Video and Gallery: Mid Norfolk Foodbank is meeting a growing demand
- Credit: IAN BURT
After celebrating its first full year of operation, a Dereham-based charity has highlighted the community effort which is helping meet a growing need for emergency food among those in financial crisis.
The Mid Norfolk Foodbank has become a lifeline for people whose problems could have been sparked by anything including redundancy, benefit delays, or unexpected bills.
To cope with a steady rise in both donations and demand, a team of 50 volunteers is working to bridge the gap.
During a typical week, about 200kgs of donated tins, packets and jars are sorted on a Monday at the collection centre at the Dereham Community Hub on Rash's Green.
Everything is categorised by food type and sell-by date to ensure that each individual's emergency package is fresh and nutritionally balanced.
The food is then distributed on Mondays and Fridays in Dereham, Mondays and Wednesdays in Fakenham, Tuesdays in Swaffham,
During the last year, the foodbank has:
- 1 New special school opens doors to first students
- 2 Fakenham 2022 - What to expect for housing, retail, tourism and hospitality
- 3 Fakenham firms keen to protect customers as rate of inflation soars
- 4 How Covid restrictions will change in England this week
- 5 Further cold weather alert for Norfolk and Waveney
- 6 Pair of primary schools join Diocese of Norwich trust
- 7 Popular teacher, 55, died after falling down stairs, inquest hears
- 8 Council to sell land in 'Chelsea-on-Sea'
- 9 Medals awarded to esteemed military man to go under the hammer
- 10 MAPPED: Where thousands of homes could be built in north Norfolk
-Given food to 2,152 people locally including 641 children – equivalent to 20,000 meals.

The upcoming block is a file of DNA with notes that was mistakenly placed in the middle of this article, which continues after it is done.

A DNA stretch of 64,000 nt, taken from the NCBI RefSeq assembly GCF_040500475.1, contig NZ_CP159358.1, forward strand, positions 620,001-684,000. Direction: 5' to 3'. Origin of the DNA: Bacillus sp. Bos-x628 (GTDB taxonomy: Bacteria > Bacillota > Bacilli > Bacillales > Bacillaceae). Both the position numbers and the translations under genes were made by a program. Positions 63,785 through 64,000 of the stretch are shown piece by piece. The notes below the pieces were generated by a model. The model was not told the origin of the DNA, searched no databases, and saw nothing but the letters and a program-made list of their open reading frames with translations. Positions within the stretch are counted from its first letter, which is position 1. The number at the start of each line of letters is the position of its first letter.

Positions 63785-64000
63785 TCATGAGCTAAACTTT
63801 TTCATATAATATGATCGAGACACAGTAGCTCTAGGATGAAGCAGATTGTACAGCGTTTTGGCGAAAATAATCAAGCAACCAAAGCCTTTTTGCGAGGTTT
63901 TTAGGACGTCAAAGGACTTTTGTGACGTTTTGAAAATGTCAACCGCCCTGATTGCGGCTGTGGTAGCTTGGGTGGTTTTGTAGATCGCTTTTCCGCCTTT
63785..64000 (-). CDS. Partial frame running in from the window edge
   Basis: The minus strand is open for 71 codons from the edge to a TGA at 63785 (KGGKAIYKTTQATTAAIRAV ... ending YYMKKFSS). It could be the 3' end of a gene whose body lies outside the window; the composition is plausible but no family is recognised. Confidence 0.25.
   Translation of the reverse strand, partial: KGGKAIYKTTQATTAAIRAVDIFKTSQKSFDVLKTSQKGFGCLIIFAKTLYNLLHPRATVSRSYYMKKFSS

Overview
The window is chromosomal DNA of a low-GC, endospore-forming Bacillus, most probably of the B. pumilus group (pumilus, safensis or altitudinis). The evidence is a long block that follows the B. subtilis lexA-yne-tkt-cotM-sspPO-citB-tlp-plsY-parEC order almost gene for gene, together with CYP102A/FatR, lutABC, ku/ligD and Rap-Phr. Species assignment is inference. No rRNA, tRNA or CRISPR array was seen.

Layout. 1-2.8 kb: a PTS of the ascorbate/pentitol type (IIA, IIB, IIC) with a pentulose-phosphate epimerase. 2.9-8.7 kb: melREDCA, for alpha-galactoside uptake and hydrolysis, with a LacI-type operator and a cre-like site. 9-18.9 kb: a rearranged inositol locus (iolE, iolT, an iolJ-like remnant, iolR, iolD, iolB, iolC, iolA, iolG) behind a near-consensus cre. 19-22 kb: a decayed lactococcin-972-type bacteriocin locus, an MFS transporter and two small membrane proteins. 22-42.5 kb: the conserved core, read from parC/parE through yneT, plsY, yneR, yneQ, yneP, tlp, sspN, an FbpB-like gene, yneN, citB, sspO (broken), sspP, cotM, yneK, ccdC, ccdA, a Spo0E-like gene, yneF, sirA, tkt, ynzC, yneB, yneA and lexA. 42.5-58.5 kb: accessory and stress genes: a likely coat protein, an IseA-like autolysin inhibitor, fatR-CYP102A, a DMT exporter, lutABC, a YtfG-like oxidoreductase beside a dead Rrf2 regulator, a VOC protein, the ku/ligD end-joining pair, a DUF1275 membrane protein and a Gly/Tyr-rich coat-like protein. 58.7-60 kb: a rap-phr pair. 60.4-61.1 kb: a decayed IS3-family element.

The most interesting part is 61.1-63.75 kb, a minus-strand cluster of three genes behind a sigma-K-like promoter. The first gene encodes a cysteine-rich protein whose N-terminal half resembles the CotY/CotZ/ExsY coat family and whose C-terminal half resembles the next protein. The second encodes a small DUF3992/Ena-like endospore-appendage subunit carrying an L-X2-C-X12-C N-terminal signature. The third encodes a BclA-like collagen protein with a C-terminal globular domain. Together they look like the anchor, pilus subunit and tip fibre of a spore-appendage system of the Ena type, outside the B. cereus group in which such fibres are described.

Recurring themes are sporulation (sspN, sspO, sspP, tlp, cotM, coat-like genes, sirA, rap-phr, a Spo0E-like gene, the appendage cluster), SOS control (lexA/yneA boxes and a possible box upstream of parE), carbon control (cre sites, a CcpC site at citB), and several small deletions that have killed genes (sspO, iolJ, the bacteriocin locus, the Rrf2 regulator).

-Collected or received 27.1 tons of food.
-Given out 19.4 tons of food, packed in 2,200 emergency food boxes.
-Organised for 42 care agencies across Mid Norfolk to issue vouchers to those in need.
Project manager Dave Pearson, a 65-year-old retired civil engineer from Mattishall, said: 'One of the things that has struck us over the year has been the generosity of everyone. It is seen in the volunteers, but also in the numerous individuals and organisations that donate food.
'For example, when we were collecting at a local supermarket a retired couple took one of our shopping lists. Twenty minutes later they returned with two deep trolleys full of food and toiletries. They walked over and removed one carrier bag off the top. They then left the two trolleys for us. When we checked with them, they told us that they had been saving their heat allowance all last winter. Foodbank had helped their son and they wanted to show their thanks.
'Outstanding acts of generosity happen regularly. They don't always involve large amounts of food. Sometimes they are a small collection in a plastic bag from a primary school child at a Harvest Assembly, or a person who has secured a job after 18 months and wants to give something back. To these people, and many others like them, we would like to say thank you.'
Recipients are referred to the foodbank from agencies including Citizens' Advice Bureau, councils, housing associations or charities like Age UK. Those in need are issued a voucher which entitles them to a package of food which will last three days.
Mr Pearson said: 'The biggest group of people are those having changes in their benefits. A lot of them, through no fault of their own, have had their benefits changed and the bedroom tax is having a big impact.
'Some people are on low incomes and when they get a big utility bill they suddenly find they don't have enough money to survive the week, and they don't know what to do. We get a lot of normal families who are facing the choice of paying the bills or feeding themselves and their children.'
One of the regular volunteers is Lynda Dimes, 64, from Toftwood, who first became involved through the Dereham Trinity Methodist Church. She said 'When I retired, I was interested in getting involved in a community project. There are so many people who have got into financial trouble with all the various cuts, so this is very much at the forefront of people's minds. I felt this was a very good way of helping people in need.'
The foodbank is always looking for volunteers to join the team, which at Dereham often includes students from the Fred Nicholson School, who help with the sorting and packing of food as part of their Duke of Edinburgh Award Scheme.
For more information, to enquire about food vouchers, or to volunteer, contact 01362 850624 or 07542 106107 or email email@example.com.